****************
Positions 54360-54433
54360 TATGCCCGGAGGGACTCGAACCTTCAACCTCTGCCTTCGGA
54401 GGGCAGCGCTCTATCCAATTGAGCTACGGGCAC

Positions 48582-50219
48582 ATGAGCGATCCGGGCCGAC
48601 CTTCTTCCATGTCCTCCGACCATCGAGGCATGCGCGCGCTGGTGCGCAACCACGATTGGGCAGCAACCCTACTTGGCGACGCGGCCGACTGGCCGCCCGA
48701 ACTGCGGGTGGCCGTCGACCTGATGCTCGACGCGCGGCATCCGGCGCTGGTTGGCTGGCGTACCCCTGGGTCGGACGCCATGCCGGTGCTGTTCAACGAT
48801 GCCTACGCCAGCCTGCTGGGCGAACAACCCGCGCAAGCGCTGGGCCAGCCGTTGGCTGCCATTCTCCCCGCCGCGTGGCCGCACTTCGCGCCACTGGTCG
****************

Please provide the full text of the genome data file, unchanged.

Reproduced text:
Positions 54360-54433
54360 TATGCCCGGAGGGACTCGAACCTTCAACCTCTGCCTTCGGA
54401 GGGCAGCGCTCTATCCAATTGAGCTACGGGCAC

Positions 48582-50219
48582 ATGAGCGATCCGGGCCGAC
48601 CTTCTTCCATGTCCTCCGACCATCGAGGCATGCGCGCGCTGGTGCGCAACCACGATTGGGCAGCAACCCTACTTGGCGACGCGGCCGACTGGCCGCCCGA
48701 ACTGCGGGTGGCCGTCGACCTGATGCTCGACGCGCGGCATCCGGCGCTGGTTGGCTGGCGTACCCCTGGGTCGGACGCCATGCCGGTGCTGTTCAACGAT
48801 GCCTACGCCAGCCTGCTGGGCGAACAACCCGCGCAAGCGCTGGGCCAGCCGTTGGCTGCCATTCTCCCCGCCGCGTGGCCGCACTTCGCGCCACTGGTCG